The government argues, and the district court agreed, that Cooper's gun should not be suppressed because it inevitably would have been found in the ensuing consent search. In attempting to prove that claim, the government focuses exclusively on whether Walton's consent was voluntary and untainted by the illegal sweep. The district court largely adopted that same framework, invoking the “attenuation” factors used to assess whether a statement acquired as a product of illegality is “sufficiently an act of free will to purge the primary taint.” Brown v. Illinois, 422 U.S. 590, 602, 95 S.Ct. 2254, 45 L.Ed.2d 416 (1975) (quoting Wong Sun v. United States, 371 U.S. 471, 486, 83 S.Ct. 407, 9 L.Ed.2d 441 (1963)). But the attenuation doctrine laid out in Brown and Wong Sun is distinct from the inevitable discovery exception. Before addressing how the inevitable discovery rule applies here, some housekeeping is in order.
Start with the basics. The exclusionary rule prohibits introduction of evidence directly acquired by an unlawful search or seizure, as well as “derivative evidence, both tangible and testimonial, that is the product of the primary evidence.” Murray, 487 U.S. at 536–37, 108 S.Ct. 2529. In assessing whether illegally seized evidence should be suppressed, but-for causation is a necessary, but not sufficient condition. Hudson v. Michigan, 547 U.S. 586, 592, 126 S.Ct. 2159, 165 L.Ed.2d 56 (2006); United States v. Elmore, 18 F.4th 193, 202 (6th Cir. 2021). Both inevitable discovery and attenuation “involve the causal relationship between the unconstitutional act and the discovery of evidence.” Strieff, 136 S. Ct. at 2061. But importantly, the two doctrines test different aspects of the causal chain.
Under the inevitable discovery doctrine, if the evidence would have been lawfully discovered without the unconstitutional source, then it should be admitted. Id. That test necessarily involves some hypothesizing. We must ask: “[V]iewing affairs as they existed at the instant before the unlawful search, what would have happened had the unlawful search never occurred[?]” Kennedy, 61 F.3d at 498 (quoting United States v. Eng, 971 F.2d 854, 861 (2d Cir. 1992)); see also Murray, 487 U.S. at 542 n.3, 108 S.Ct. 2529 (“To determine whether the warrant was independent of the illegal entry, one must ask whether it would have been sought even if what actually happened had not occurred ․”).
The attenuation doctrine, by contrast, tests something akin to proximate cause: whether the causal link has “become so attenuated as to dissipate the taint.” Nardone v. United States, 308 U.S. 338, 341, 60 S.Ct. 266, 84 L.Ed. 307 (1939). A finding of attenuation does not mean that but-for causation is lacking. See Hudson, 547 U.S. at 592, 126 S.Ct. 2159 (“[B]ut-for cause, or ‘causation in the logical sense alone,’ can be too attenuated to justify exclusion.” (quoting United States v. Ceccolini, 435 U.S. 268, 274, 98 S.Ct. 1054, 55 L.Ed.2d 268 (1978))). Wong Sun, the seminal attenuation case, made that clear by holding that a defendant's confession was admissible even though police would never have located the defendant but-for an earlier illegal arrest. 371 U.S. at 491, 83 S.Ct. 407; see also Elmore, 18 F.4th at 202 (holding that evidence sufficiently attenuated from illegal searches should not be suppressed even though searches may have been a but-for cause of obtaining the evidence); United States v. Castillo, 238 F.3d 424, 2000 WL 1800481, at *5–6 (6th Cir. 2000) (table) (fleeing from arrest “in response to police misconduct” is an “intervening event” sufficient to purge the taint of the stop (quotation marks omitted)).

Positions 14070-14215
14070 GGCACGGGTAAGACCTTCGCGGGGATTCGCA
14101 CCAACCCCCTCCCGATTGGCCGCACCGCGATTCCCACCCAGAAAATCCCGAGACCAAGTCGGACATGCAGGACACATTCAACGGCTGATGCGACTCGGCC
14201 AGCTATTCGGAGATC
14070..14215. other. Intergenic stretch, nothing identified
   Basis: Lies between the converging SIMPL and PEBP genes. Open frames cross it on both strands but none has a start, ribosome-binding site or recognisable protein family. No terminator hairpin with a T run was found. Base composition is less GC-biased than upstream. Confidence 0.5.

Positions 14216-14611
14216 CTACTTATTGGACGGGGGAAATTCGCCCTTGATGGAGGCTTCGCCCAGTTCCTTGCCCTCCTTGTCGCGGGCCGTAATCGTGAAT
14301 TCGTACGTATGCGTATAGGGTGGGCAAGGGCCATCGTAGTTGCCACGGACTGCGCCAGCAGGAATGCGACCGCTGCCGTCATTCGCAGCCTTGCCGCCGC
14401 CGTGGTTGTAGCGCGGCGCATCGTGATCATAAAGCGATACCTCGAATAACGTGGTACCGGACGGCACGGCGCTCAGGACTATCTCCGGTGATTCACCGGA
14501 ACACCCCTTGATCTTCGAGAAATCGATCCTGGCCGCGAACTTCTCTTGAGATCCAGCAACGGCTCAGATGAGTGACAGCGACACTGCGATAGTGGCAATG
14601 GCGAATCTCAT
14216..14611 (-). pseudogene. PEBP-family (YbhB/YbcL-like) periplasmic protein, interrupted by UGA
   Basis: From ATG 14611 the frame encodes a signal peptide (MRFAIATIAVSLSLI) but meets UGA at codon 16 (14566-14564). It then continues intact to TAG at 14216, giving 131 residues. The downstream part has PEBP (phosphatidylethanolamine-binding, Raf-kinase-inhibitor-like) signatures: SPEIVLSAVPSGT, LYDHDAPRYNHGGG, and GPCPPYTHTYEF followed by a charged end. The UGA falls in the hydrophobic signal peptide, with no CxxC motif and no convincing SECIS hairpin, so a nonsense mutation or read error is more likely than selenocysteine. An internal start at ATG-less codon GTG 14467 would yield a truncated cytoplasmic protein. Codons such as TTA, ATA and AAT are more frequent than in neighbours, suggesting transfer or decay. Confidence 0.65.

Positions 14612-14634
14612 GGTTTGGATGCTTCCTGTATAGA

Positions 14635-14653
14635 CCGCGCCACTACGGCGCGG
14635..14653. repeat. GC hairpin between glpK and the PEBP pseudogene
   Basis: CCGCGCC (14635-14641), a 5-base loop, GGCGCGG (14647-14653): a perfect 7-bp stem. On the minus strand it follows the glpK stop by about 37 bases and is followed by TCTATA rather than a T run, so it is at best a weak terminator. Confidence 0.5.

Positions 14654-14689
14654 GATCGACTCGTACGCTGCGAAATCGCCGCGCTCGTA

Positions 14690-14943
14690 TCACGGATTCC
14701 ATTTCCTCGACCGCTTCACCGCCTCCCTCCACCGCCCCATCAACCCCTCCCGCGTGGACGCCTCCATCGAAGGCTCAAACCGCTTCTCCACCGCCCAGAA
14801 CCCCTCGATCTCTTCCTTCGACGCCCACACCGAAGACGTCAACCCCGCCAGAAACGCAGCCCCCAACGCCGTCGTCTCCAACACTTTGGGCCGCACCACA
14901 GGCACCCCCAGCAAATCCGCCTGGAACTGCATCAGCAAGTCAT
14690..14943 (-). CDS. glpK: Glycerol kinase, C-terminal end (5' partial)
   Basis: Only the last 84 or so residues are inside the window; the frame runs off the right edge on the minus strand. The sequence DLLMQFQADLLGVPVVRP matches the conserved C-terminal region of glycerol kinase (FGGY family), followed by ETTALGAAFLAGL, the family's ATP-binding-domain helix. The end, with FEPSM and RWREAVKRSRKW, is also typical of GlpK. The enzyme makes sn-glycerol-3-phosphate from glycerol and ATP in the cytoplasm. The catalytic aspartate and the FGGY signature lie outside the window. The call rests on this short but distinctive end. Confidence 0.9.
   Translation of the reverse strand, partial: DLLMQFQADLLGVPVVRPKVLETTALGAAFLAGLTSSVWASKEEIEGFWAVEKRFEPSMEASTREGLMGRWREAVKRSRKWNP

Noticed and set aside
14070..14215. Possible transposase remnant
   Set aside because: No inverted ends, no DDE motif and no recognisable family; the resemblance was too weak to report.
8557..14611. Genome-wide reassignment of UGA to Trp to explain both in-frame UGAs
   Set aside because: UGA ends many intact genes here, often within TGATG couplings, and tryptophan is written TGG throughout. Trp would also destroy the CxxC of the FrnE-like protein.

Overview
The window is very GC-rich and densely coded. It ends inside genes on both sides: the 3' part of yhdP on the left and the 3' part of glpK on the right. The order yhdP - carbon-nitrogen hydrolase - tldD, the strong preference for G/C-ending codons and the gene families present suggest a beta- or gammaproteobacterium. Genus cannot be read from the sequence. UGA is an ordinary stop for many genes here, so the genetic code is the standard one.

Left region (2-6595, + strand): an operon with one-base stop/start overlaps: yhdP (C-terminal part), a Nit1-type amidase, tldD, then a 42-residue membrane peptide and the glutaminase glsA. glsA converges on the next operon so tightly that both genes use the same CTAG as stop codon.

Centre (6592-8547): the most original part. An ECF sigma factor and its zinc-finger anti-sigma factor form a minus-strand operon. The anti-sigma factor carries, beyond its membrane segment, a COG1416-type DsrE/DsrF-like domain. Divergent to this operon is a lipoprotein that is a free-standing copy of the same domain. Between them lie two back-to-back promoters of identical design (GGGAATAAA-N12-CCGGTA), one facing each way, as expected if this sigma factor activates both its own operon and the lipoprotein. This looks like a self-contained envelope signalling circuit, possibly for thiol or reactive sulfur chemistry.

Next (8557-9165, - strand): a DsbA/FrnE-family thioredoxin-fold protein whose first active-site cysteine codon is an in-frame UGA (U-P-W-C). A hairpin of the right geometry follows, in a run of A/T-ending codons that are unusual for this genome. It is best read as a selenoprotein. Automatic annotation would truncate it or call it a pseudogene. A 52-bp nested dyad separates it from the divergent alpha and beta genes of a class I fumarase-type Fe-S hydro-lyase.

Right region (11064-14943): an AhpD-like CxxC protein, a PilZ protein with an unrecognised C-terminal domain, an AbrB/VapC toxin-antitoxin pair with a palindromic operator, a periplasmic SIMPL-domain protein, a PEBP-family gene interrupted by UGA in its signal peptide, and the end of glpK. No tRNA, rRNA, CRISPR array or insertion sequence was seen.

The two exceptions also serve different goals. In most cases, the attenuation doctrine, unlike inevitable discovery, is not intended to restore law enforcement to the position it held before the illegal search. Attenuation instead “attempts to mark the point at which the detrimental consequences of illegal police action become so attenuated that the deterrent effect of the exclusionary rule no longer justifies its cost.” United States v. Leon, 468 U.S. 897, 911, 104 S.Ct. 3405, 82 L.Ed.2d 677 (1984) (quoting Brown, 422 U.S. at 609, 95 S.Ct. 2254 (Powell, J., concurring)). Nor does the attenuation doctrine concern the admissibility of the primary products of a constitutional violation. See Elmore, 18 F.4th at 199. Whereas the inevitable discovery exception can save from exclusion any evidence connected to an illegal search—direct or derivative—the attenuation doctrine concerns secondary fruits. It asks whether an initial illegality so infects derivative evidence, discovered through subsequent lawful means, as to render it inadmissible.
These distinctions explain why many of the cases the parties rely on are out of place here. Take United States v. Calhoun, 49 F.3d 231 (6th Cir. 1995), which the government says is “controlling.” There, upon executing a controlled delivery of narcotics, officers arrested the defendant and conducted an illegal protective sweep of her apartment. Id. at 233. The sweep uncovered no evidence. Id. at 233–34. Officers then obtained the defendant's consent and found a shotgun under her bed. Id. at 234. We held that the district court was right not to suppress the gun. Id. The illegal sweep uncovered no evidence and did not taint the defendant's consent to the subsequent search that did produce evidence. Id. Although it cited some inevitable discovery decisions, Calhoun is an attenuation case. The question it answered was whether evidence discovered pursuant to a consent search should have been suppressed as the “secondary fruit” of the illegal protective sweep. Calhoun had no occasion to consider the question presented here: whether, had the illegal sweep never occurred, the homeowner would have consented to a search that would have unearthed the gun. Id. at 235.